Canadian Forest Service Publications
Adaptation potential of ecosystem-based management to climate change in the eastern Canadian boreal forest. 2015. Dhital, N.; Raulier, F.; Bernier, P.Y.; Lapointe-Garant, M.-P.; Berninger, F.; Bergeron, Y. J. Environ. Planning Manag. 58:2228-2249.
Issued by: Laurentian Forestry Centre
Catalog ID: 36081
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Ecosystem-based management (EBM) of forests is gaining acceptance for its focus on the maintenance of the long-term integrity of ecosystem processes, but climate change challenges this view because of its impacts on these very processes. We have therefore evaluated the robustness of EBM to projected climate change, considering the role of climate on forest growth and fire regime in a boreal forest of eastern Canada. A climate sensitive growth index model was calibrated for three commercial species and used to project the evolution of merchantable volume for two climate scenarios (B1 and A2) under conventional and EBM strategies. Current burn rate and burn rates under future climate scenarios were also considered. Under the most extreme projected climate scenario, the periodic timber supply could be reduced by up to 79% through direct (growth reduction) and indirect (fire) effects. However, ecological indicators show that EBM is a more robust forest management strategy than conventional one demonstrating its adaptation potential to climate change at least in the short term.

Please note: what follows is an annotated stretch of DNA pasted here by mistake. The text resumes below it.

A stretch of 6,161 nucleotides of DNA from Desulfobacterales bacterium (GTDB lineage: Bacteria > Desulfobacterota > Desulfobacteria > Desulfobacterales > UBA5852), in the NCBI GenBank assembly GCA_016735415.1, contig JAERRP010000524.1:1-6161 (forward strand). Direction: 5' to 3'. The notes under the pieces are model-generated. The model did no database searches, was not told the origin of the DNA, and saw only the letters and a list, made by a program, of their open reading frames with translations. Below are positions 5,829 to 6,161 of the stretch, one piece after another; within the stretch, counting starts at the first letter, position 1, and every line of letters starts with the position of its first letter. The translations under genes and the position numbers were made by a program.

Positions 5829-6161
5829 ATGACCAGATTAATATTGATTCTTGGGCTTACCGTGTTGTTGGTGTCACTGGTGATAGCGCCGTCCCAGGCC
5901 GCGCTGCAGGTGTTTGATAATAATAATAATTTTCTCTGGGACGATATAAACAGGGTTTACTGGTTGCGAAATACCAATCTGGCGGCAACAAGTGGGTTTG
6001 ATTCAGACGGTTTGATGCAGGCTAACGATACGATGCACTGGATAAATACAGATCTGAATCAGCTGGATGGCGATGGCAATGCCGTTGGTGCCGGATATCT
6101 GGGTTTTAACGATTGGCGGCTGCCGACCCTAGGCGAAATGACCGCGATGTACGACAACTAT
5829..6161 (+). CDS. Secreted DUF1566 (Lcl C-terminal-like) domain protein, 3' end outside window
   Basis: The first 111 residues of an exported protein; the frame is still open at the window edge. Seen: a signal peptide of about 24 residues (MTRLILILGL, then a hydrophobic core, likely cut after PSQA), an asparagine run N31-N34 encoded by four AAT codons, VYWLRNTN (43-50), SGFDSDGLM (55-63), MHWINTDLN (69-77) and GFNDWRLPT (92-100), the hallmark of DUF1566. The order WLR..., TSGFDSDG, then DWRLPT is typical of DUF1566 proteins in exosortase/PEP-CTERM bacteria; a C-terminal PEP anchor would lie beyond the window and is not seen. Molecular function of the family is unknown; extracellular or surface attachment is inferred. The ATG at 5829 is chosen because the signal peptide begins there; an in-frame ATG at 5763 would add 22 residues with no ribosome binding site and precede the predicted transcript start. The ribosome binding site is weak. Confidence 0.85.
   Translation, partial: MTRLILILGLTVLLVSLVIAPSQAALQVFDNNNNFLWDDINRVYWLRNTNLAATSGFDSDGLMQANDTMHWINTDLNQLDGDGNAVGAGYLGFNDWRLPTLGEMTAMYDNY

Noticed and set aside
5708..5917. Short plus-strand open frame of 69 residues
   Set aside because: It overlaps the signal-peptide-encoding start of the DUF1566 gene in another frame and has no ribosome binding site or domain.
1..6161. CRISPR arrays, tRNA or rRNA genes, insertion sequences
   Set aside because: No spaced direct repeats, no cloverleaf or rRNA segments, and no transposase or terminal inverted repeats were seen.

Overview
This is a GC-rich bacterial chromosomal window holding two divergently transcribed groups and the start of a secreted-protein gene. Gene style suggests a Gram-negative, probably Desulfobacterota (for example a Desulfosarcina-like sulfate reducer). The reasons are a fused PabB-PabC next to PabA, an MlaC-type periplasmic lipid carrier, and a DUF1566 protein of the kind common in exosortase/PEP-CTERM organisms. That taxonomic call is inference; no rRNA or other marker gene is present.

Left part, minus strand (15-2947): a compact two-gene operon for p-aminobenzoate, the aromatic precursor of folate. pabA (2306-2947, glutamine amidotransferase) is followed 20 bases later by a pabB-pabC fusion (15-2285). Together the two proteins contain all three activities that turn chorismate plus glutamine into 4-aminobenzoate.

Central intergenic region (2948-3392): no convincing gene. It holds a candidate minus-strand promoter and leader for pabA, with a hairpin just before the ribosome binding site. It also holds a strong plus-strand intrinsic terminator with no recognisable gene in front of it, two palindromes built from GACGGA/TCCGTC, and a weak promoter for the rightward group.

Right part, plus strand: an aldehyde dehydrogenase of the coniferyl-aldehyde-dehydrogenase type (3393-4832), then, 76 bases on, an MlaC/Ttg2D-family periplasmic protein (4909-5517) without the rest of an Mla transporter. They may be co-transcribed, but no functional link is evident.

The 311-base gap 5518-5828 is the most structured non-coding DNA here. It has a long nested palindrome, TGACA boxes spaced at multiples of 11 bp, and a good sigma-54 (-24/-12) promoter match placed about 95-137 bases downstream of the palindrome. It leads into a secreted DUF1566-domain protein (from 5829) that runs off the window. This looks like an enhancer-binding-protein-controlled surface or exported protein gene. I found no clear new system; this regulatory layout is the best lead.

Plain Language Summary
In this study, the researchers assessed the impact of climate change on timber supplies in Eastern Canada’s boreal forest. They developed a model that simulates the effect of two climate scenarios on three commercial tree species (black spruce, jack pine and trembling aspen) and studied two forest management scenarios (ecosystem management and traditional forest management).
Regardless of the forest management scenario, the timber supply could be reduced by up to 79% in the worst climate scenario. This decrease combines growth reductions and losses caused by fires.
However, ecological indicators show that ecosystem management opens the way to greater potential for adaptation to climate change, at least in the short term, than traditional forest management.